If you are indeed a casual rider and you don’t anticipate doing much hike-a-biking in technical terrain, then perhaps you could get away with using the Crossride Elites. I personally could not. However, if you’re looking for an affordable shoe and you don’t intend to be doing much walking or hiking, the Crossride isn’t the best shoe for that application–a standard cross country shoe is.

While the $120 MSRP price tag is pretty low, and the close-out $64.97 pricing on Backcountry.com is a screaming deal in comparison, since these shoes don’t fulfill their intended purpose, I can’t recommend them.

Stay tuned for another shoe review from Mavic. Following my issues with the Crossride Elites, they sent over their Crossmax XL Pro shoes, their top-of-the-line enduro shoe. Hopefully these shoes fare better!

Thanks to Mavic for providing the Crossride Elite Shoes for testing.

# Comments

  • Aaron Chamberlain

    Sounds like you (and perhaps Dan) might be better candidates for flat pedals and some Five Tens since you spend a lot of time hike-a-biking.

    That said, for a pair of shoes to give up the ghost after 300 miles is pretty bad.

    • Joel DH

      Does Five Ten sell clip shoes?

    • Aaron Chamberlain

      They do. But I was suggesting some flat pedals and corresponding flat pedal shoes for hike-a-bikes in rocky terrain.

    • Greg Heil

      Well here’s the thing:
      1. I like riding clipless pedals.
      2. XC shoes don’t fall apart in these rocky hike-a-bike conditions.
      3. Many enduro shoes, like these Mavics, DO fall apart, despite being advertised as suited for the purpose.

      As such, I personally think there’s a serious disconnect here.

      I’m currently on the lookout for a quality pair of clipless enduro shoes that can stand one full season of riding in the Rockies. If any brand out there can take the challenge, let me know!

    • Greg Heil

      PS one of the pairs that I’ve had fall apart were a pair of Five Tens that were both flat shoes and clipless compatible if so desired. So not stoked on going that route either.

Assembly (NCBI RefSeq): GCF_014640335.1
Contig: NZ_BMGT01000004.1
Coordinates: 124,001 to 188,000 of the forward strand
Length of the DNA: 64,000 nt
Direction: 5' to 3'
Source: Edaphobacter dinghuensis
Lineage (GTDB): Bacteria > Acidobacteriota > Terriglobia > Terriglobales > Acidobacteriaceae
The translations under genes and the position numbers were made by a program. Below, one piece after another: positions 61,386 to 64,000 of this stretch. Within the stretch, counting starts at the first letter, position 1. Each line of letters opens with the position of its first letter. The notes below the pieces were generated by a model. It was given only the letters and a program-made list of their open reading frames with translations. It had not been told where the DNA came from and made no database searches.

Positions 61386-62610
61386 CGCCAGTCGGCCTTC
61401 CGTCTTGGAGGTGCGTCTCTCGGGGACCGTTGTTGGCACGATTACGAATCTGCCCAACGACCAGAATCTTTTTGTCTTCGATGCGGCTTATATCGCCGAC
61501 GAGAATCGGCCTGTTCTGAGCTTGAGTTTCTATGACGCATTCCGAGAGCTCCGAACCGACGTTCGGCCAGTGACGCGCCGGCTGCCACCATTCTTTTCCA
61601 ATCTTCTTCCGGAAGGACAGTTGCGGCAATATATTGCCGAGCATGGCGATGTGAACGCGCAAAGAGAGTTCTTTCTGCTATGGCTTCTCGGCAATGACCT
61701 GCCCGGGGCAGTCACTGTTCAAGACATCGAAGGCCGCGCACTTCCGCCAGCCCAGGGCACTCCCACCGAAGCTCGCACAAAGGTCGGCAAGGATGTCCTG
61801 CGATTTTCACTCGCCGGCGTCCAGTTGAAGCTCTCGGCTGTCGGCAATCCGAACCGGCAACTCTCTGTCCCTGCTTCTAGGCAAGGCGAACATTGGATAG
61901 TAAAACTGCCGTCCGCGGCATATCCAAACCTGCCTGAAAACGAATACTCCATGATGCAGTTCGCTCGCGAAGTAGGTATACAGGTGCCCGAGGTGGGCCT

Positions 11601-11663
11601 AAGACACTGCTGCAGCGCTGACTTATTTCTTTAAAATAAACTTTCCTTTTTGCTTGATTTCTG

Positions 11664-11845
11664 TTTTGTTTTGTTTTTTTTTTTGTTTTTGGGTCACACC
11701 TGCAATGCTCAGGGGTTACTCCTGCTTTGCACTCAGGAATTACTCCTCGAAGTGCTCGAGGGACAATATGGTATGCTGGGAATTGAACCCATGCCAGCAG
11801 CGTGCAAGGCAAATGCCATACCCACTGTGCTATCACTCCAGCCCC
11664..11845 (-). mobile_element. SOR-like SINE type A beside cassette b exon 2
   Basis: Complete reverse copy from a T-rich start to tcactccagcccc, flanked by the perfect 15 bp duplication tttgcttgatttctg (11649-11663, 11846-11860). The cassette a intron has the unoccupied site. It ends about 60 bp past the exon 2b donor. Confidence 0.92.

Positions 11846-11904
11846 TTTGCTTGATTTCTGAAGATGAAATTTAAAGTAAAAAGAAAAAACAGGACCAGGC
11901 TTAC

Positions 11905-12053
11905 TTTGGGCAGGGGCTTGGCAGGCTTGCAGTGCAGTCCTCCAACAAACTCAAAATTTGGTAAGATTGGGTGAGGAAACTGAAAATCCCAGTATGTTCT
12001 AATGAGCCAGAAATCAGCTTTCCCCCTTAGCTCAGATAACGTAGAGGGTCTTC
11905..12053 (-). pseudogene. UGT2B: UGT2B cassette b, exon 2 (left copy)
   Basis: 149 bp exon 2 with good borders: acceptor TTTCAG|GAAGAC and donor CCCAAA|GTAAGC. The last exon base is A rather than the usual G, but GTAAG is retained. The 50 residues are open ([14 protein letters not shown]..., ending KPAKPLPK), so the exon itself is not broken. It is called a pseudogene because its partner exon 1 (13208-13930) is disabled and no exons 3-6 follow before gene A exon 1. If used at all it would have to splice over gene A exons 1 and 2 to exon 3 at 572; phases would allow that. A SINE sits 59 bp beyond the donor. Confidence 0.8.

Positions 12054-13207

• Joel DH

      I have experienced the same thing with my XC shoes as stated in #2 of your post. Why on Earth do you think XC shoes survive when the enduro shoes fall apart?
      response to PS: I am pretty surprised about Five Tens falling apart. Thats a pretty reputable brand!

    • Aaron Chamberlain

      Try the Shimano SH-M200 shoes. Best of both worlds – a nearly XC-stiff sole but soft rubber lugs so walking isn’t sketchy. I’ve had really good luck with them, but I also don’t do nearly as much hike-a-biking.

  • Yojimbo

    I have a pair of 5.10 Spitfires that I got for around $40. Super comfy and great for hiking. That said, I was coveting these crossrides (sadly because of the color scheme) – glad I never pulled the trigger!

  • Joel DH

    Only 300 mil for an advertised Enduro shoe? Dang, that is pathetic. I have a pair of XC Bontrager Incom shoes that cost about 80-100 dollars and I have ridden them for about 2.5 years. They still are in good shape. I have crashed’em, hiked’em, smashed’em into stuff, and just generally rode like an aggressive trail rider on’em. They have never failed me yet. They are efficient, light and seemingly indestructible. I thought all shoes were like this. i had no idea most shoes only last a season! Gosh.
    By the way, these are my first and only pair of bike shoes. I am looking to get a specialized 2Fo clip shoe very soon. If anybody has anything to say about these shoes please let me know. I am opening a forum topic on this now.

  • Mark Larson

    I went with the Pearl Izumi X Alp Enduro shoe for this season. Comfortable, durable and inexpensive. We don’t have nearly the quantity and quality of rocks here in Wisconsin but I’ve put 700+ miles on them, walked and drove in them plenty, done some trailwork and geocaching in them and have hit a few rocks with them. They’re still mint. Probably not as ventilated as the Mavic’s. The lugs are spaced super close together so I think they’d be tough to sheer and I get decent traction.